I’m excited to welcome Book Country member Marc Poliquin to the member spotlight!
“The characters really will dictate their actions if you let them.”
Marc Poliquin spent the first twelve years of his life in a Tibetan monastery contemplating the nature of silence and the effectiveness of robes in a frigid mountain environment. He spent the next twelve years in South America searching for a rare, one-petaled flower that a group of scientists (who, strangely enough, all seem to be aspiring writers) believe holds the cure for procrastination.
He is also known for making stuff up.
Lately, he’s been living in Canada, editing video full-time, enjoying life as a husband and father, and writing whenever he gets the chance. He has also traded in his robe for a sensible parka.
NG: Thanks for joining us, Marc! When did you realize you were a writer?
MP: I’ve been writing since I discovered which end of the pencil made the little squiggly marks on the paper—and the walls, if we go back far enough. My apologies to my mother. But the moment I knew I wanted to be a writer was when I read The Sword of Shannara. It was 1987, I was fifteen, I had just moved to a new town, and the world between the covers of that book seemed infinitely more interesting than the real world. I remember looking at the book and thinking: This. I want to do this. I’ve been chasing this crazy dream ever since.
My first couple of weeks at Book Country can be defined in one word: NEW. New faces (meeting all the people who work so hard to make Book Country the best writing and publishing community on the web), new vocabulary (“back-end,” “interface,” “populate,” are becoming things I regularly—and proudly!—say all the time now), and new chances to connect with writers from all over the world.
As you may have seen, I’ve been treading into the discussion boards since I started as the Book Country Community and Engagement Manager. There is such a huge variety of conversations on Book Country, and they all have to do with my very favorite things: 1) Books I love and 2) How to be a better writer, one well-placed word at a time. Where else but on Book Country can you expect to see a thread having a high-level debate about the meaning of the word “humanity” (especially as it relates to The Walking Dead) just above a thread about which romance books have the best sex scenes? These are just the kind of debates I like! And it is still super exciting when a member responds to my posts. (I have a feeling that thrill is not going to go away.)
It’s been really fun to get to know the development team here at Book Country. We’ve been digging into your feedback together. As you know, the new site is still under development, so your participation in the process has been invaluable.
Just wanted to share some development news:
We want you to know that soon there will be a centralized logged-in homepage.
After listening to your feedback, we decided to prioritize bringing back the ability to “Follow” books and discussions over other improvements. Our development team started working on this last night, and tells us that you’ll see this functionality back on the site later this month. We’re also bringing over all the books and discussions that you were following prior to the site’s relaunch!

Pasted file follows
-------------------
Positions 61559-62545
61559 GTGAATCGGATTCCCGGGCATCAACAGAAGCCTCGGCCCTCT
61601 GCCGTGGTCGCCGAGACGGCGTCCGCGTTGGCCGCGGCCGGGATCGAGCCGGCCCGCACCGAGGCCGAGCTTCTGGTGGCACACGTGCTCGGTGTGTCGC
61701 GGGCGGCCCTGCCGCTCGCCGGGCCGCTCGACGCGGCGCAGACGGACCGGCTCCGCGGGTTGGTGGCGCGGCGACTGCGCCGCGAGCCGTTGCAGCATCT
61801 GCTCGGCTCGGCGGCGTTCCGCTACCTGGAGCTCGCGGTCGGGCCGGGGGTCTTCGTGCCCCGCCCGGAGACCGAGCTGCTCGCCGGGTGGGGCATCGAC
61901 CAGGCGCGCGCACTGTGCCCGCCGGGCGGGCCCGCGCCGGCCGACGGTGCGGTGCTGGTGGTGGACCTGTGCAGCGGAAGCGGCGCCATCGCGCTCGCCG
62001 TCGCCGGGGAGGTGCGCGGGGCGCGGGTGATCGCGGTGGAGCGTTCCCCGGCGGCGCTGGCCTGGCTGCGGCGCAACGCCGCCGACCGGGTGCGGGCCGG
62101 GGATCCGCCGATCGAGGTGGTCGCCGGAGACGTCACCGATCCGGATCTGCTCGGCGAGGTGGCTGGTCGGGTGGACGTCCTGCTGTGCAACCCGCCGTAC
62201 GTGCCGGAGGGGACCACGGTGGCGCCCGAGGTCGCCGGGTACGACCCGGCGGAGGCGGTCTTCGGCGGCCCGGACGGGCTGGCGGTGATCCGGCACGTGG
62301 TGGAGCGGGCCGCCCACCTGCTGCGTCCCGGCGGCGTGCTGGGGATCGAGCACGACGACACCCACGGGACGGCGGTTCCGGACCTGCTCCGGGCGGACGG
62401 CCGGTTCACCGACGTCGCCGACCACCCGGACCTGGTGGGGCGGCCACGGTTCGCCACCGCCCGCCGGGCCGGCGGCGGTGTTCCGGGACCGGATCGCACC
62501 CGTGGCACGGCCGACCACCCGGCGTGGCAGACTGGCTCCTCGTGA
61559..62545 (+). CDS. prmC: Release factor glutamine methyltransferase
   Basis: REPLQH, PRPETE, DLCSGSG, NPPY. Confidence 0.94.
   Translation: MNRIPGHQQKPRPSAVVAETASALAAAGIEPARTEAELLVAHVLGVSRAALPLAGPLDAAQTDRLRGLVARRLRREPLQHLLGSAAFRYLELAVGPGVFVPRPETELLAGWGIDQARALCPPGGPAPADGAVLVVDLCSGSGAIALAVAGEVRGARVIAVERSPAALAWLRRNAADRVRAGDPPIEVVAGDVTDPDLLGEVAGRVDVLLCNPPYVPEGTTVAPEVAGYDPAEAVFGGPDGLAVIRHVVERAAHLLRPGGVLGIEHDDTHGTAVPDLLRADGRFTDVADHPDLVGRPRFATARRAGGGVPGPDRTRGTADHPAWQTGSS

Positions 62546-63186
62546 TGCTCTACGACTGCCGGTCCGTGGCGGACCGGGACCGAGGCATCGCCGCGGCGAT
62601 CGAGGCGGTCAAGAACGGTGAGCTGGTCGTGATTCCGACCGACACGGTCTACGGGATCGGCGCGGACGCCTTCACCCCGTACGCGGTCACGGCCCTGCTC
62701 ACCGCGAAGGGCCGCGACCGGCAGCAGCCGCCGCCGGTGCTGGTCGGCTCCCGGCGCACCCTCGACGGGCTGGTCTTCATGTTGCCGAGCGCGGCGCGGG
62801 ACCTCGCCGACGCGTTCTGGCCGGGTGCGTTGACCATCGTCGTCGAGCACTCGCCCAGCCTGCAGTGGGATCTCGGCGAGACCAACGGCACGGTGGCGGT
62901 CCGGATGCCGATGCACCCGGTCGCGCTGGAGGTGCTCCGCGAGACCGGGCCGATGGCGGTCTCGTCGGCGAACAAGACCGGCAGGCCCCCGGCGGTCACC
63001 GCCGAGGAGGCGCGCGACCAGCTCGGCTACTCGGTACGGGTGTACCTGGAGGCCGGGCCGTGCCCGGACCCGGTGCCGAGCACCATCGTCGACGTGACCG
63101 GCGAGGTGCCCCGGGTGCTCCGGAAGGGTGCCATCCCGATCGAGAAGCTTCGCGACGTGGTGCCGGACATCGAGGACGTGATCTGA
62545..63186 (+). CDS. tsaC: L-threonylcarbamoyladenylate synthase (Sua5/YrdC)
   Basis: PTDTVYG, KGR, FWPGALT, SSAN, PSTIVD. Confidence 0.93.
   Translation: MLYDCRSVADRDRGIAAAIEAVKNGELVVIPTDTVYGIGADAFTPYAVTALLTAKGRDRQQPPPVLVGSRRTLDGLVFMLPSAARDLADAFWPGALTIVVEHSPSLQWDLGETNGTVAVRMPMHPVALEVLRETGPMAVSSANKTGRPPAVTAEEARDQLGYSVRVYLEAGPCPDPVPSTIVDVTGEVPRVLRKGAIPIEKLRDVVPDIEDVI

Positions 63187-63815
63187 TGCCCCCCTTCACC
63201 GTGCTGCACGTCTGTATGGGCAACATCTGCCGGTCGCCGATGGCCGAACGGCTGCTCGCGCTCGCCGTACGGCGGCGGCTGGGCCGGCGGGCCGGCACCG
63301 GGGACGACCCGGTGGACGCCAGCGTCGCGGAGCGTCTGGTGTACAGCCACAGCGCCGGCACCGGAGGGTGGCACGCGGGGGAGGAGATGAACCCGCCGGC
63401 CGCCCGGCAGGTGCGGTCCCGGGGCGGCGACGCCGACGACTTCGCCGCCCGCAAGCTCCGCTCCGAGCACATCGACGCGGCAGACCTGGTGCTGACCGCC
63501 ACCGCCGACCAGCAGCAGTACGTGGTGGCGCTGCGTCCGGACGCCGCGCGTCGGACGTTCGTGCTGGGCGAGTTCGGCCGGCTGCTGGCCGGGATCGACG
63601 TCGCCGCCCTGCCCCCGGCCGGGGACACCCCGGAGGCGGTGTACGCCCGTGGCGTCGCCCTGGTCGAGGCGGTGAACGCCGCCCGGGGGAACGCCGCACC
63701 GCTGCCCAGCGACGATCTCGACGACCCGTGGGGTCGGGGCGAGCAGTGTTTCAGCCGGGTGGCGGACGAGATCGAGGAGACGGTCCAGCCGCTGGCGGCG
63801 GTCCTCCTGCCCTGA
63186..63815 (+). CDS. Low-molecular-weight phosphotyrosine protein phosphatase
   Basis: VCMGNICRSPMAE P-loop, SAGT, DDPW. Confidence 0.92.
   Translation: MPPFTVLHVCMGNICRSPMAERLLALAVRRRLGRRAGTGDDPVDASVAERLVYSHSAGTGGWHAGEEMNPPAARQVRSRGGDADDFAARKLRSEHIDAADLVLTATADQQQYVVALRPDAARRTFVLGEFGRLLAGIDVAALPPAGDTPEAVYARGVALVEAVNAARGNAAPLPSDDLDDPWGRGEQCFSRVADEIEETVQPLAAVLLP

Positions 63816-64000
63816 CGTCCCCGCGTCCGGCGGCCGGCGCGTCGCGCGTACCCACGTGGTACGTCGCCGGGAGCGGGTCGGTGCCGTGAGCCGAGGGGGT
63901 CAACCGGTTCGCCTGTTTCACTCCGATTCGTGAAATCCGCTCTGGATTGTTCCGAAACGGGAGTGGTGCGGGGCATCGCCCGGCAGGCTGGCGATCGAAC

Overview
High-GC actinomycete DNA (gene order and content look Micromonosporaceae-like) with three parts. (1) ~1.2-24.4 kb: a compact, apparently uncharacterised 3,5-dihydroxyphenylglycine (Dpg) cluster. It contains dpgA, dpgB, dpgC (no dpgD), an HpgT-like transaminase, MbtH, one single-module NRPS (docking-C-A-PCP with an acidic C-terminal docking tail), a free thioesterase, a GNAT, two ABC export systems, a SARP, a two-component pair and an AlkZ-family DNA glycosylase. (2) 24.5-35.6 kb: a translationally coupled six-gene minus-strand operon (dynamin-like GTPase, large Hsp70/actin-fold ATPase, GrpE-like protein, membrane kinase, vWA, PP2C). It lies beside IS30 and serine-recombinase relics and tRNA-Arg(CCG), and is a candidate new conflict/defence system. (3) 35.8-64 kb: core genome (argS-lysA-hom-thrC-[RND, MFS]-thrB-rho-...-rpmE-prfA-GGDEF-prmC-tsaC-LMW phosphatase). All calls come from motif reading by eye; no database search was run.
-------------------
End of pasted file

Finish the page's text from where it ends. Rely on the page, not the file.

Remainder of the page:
When we release the new version of “Follow,” you’ll see it appear on your new (forthcoming) logged-in homepage. We will continue to build out the homepage in the coming months. With this, when you look at a connection’s profile page, you’ll be able to see the books they follow and their connections.
Thank you for the feedback and your patience as we work to improve Book Country. Keep on giving us feedback on this discussion board—we really appreciate it!
Lucy Silag is the new Community and Engagement Manager at Book Country. She’s worked as a bookseller (at Bookshop Santa Cruz, an indie out in Northern California), in book publicity (at Doubleday and Spiegel & Grau, two imprints of Penguin Random House) and as a writing teacher and tutor (at the University of Iowa in Iowa City). Lucy is the author of the Beautiful Americans trilogy of novels for young adults, and has written essays, travel articles, and book reviews for newspapers and magazines.
Hi there! The importance of a writing community became clear to me when I was a fiction student at the Iowa Writers’ Workshop, so I am thrilled to be a part of this thriving, diverse writing community.
I figured the best way for me to introduce myself to BC writers and readers was to tell everybody about a couple of the books that I am really, really into, and why.
At the University of Iowa, I taught a lot of different types of writing. One semester I chose to teach Emma in a creative writing course. This was selfish—I just wanted an excuse to spend a month talking about Jane Austen. Like all Austen fans, I adore her turns of phrase and the sweeping romance of her novels. But I especially like Emma because of the way it is plotted—if you do a timeline of the events in the novel (as we did one morning in my class), you see how amazing Austen was at engaging the reader in multiple storylines at once. Also, I find Mr. Woodhouse’s hypochondria totally tragic. Most of the screen adaptations tend to mock this element in his character, but in the most recent BBC Emma miniseries (the one with Romola Garai), Mr. Woodhouse is the heartbreaker that I think Austen intended him to be.